A typical mistake that tourists all do when visiting a new country is to buy plastic water bottles. This action can be repeated many times a day as water bottle sellers are everywhere you go. This simple access makes us forget easily that our behavior can be dangerous for the environment. As the prices are often very low, up to few cents only, we buy them without thinking consciously about our choice. These plastic bottles are then found along roadsides and left on park benches for others to tidy up. They then typically end up in landfill and take years to bio-degrade.

Therefore, a reusable bottle of water could be a good alternative to plastic waste. A reusable water bottle would cost you less to buy and refill at appropriate clean water dispensers than it would to buy a new plastic bottle of water every day. The practical aspect too is that we can hang them on our backpacks and they don’t take up too much place Moreover, in Cambodia you can buy one big water container for $5 and refill it for only $1. This provides drinking water for at least one week, depending on how much water is needed.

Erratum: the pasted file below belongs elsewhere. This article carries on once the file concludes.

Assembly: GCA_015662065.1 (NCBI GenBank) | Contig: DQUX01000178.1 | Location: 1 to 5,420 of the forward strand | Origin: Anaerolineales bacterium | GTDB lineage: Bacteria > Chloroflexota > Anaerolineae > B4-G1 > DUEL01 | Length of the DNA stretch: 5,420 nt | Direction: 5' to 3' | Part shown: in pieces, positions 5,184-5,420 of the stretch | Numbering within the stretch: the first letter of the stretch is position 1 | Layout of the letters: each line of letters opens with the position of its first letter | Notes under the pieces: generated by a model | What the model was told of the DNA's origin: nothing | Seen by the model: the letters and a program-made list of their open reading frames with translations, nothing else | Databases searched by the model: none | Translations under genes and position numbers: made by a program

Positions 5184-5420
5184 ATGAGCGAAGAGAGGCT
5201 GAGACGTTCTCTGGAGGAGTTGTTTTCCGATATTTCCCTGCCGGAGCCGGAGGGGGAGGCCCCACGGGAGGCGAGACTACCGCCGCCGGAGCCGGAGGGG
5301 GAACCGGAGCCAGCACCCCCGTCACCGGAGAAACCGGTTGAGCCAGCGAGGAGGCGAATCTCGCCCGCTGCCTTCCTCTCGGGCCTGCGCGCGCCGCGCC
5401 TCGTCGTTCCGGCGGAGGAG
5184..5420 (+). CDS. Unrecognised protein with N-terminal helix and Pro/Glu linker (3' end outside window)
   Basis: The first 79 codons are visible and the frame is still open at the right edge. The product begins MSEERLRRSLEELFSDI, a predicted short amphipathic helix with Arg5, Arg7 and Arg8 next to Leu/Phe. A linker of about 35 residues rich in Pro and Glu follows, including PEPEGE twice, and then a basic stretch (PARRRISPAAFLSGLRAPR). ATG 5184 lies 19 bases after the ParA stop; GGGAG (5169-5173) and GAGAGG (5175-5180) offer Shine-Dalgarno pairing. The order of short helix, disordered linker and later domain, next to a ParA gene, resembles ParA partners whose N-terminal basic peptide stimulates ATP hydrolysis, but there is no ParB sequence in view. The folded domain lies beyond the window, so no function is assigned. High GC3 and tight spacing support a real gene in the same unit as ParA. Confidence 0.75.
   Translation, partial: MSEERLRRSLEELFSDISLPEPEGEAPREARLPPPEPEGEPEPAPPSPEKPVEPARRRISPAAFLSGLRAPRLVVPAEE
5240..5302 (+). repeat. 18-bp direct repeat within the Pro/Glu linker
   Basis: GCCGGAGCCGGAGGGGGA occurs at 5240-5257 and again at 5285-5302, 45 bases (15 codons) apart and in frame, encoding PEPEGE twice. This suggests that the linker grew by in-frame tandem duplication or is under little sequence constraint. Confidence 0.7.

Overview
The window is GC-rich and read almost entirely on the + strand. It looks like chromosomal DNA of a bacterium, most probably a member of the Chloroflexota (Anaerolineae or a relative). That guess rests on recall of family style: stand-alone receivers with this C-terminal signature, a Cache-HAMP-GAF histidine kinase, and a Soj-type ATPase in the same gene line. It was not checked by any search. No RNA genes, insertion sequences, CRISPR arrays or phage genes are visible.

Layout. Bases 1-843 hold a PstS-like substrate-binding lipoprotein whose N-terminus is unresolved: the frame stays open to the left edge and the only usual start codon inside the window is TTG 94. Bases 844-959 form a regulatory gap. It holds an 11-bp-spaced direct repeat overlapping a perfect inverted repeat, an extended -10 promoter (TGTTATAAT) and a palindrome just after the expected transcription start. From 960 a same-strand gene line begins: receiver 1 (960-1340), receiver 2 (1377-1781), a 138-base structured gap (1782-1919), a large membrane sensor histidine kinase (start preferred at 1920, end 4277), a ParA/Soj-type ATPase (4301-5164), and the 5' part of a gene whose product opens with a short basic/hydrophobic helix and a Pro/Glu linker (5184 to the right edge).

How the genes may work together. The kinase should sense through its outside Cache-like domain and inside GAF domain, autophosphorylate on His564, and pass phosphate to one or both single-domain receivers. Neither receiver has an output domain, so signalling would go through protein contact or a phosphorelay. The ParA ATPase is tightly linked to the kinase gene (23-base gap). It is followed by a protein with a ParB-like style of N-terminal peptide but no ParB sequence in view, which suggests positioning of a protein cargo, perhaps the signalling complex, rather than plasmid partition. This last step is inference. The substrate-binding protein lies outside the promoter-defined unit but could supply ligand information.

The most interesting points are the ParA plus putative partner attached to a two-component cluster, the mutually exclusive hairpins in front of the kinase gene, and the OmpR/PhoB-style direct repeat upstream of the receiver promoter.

Take a look at an amzing project “refill not landfill” reusable water bottles in Cambodia.

2. Reusable bags

Reusing plastic bags is another solution to reduce plastic waste that would otherwise end up in nature or the oceans. Luckily, in almost all tourist destinations there are reusable tote bags that you can find with personalized images of the city we’re visiting. You should ensure to always have one with you wherever you go. It is useful when you need to carry something and it prevents you from resorting back to plastic bags. Moreover, by buying local tote bags you are also supporting a local business!

Reusable bag
Refill not landfill water bottles
3) Low carbon footprint

Cars, trucks, buses, and other fuel-powered vehicles are responsible for 28.5% of all greenhouse gas emissions in the United States. Australia and Saudi Aribia are also huge greenhouse gas emitters with more than 15T of CO2 emission yearly (per capita). Although, China remains the largest emitter of carbon dioxide. Indeed, the superpower has emitted close to 10,000 million metric tons of CO2 from burning fossil fuel in 2017.